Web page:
Chivayo to start work on Gwanda solar project

Chivayo to start work on Gwanda solar project
Published: 23 March 2019 (282 Views)
Wicknell Chivayo is the victim of malicious prosecution, a High Court judge ruled on Friday as he threw out fraud charges against the Harare businessman involving $5,6 million.

Justice Owen Tagu said the criminal charges against Chivayo were a "high sounding nothing" because at the heart of the matter was a civil dispute which should have never been taken to a criminal court.

Chivayo was on trial at the Harare Magistrates Court over a long delayed solar power project in Gwanda, Matabeleland South. The Zimbabwe Power Company (ZPC) accused the businessman of defrauding it after it released $5,6 million for pre-commencement works on a $200 million tender to deliver 100 megawatts of electricity, money which it said quickly vanished into the businessman's many accounts without much work being carried out on site.

Chivayo faced charges of contravening sections of the Money Laundering and Proceeds of Crime Act and the Exchange Control Act.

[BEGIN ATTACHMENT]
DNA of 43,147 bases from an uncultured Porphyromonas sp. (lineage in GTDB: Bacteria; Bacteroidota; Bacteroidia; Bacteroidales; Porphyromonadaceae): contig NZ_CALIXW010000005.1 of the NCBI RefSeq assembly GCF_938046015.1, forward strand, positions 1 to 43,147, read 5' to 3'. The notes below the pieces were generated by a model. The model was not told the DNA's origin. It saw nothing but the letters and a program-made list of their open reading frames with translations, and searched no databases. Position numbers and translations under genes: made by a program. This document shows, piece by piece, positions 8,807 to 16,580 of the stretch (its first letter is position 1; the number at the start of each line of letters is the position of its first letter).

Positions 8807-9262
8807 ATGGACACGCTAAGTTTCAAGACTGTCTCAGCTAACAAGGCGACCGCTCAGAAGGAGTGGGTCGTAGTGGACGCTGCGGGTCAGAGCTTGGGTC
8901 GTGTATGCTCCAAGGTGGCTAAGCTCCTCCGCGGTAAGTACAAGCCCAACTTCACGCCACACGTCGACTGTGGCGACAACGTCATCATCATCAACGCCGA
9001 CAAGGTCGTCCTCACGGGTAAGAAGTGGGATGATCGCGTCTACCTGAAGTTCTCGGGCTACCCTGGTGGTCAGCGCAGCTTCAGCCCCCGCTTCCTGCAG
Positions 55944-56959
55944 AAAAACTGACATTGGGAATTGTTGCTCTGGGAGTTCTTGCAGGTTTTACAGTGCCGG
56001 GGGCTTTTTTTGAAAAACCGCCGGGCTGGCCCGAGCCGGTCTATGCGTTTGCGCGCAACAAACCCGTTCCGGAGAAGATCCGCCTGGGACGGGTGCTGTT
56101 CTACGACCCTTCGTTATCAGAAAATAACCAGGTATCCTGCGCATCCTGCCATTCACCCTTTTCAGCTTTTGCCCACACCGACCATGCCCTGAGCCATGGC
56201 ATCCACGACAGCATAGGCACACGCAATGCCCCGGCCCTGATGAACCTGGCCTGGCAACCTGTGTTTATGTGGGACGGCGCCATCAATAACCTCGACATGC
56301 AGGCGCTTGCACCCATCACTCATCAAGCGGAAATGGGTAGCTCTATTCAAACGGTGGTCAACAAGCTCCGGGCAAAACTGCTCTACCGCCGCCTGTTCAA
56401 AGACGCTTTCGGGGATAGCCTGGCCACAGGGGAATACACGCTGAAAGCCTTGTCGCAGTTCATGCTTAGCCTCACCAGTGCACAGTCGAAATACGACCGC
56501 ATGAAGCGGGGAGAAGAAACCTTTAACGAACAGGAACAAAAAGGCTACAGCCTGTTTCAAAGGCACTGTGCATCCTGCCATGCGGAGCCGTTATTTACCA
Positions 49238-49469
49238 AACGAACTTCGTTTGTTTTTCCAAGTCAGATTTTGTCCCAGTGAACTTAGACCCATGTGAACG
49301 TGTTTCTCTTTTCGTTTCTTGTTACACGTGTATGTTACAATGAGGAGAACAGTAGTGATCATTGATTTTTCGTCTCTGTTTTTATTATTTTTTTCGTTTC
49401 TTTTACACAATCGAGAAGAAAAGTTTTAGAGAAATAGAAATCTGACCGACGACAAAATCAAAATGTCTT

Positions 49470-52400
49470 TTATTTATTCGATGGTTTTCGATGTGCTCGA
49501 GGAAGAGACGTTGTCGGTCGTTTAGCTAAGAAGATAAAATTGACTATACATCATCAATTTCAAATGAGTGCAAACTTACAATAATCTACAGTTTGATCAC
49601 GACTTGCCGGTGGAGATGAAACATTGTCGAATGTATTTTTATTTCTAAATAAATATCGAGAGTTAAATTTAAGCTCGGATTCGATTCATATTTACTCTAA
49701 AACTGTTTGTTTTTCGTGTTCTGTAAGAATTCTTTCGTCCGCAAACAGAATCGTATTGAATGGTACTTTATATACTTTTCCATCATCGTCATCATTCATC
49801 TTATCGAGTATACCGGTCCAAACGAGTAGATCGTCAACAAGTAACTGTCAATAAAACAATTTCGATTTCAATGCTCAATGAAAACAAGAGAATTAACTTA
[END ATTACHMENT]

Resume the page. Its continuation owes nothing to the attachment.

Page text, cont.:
His lawyer, Advocate Lewis Uriri, applied for an exception to the charges at the High Court after a magistrate declined to grant their application.

Justice Tagu, in a ruling made available on Friday, said the ZPC could have sued Chivayo for breach of contract in the civil court, if that was the case.

"The charges against the appellant as revealed by the facts are undoubtedly contrived and were properly excepted to. The relationship between the complaint and both applicants is contractual and therefore any remedy for a dispute arising therefrom should be civil and in terms of the contract," Justice Tagu said.

The case, "apart from being suggestive of a skirmish, a mere witch hunt and a fishing expedition, tells more of a hidden hand or mala fides intention in the institution of the criminal proceedings brought about by the State in the circumstances."

The judge noted that two other High Court judges had dealt with matters arising from Chivayo's trial in separate sittings and both took the view that the criminal case could not be sustained. This, he said, was no coincidence.

"Rather, it demonstrates the extent of common acceptance that the criminal case is at best a causa non grata, a high sounding nothing," the judge said in a 21-page judgment.

Chivayo, speaking after the ruling, apologised to the country for delays in the project, partly blaming the criminal proceedings.

Intratek Zimbabwe, his company which won the tender, will now proceed to work on the project in fulfilment of its contract with ZPC, he said.

- ZimLive

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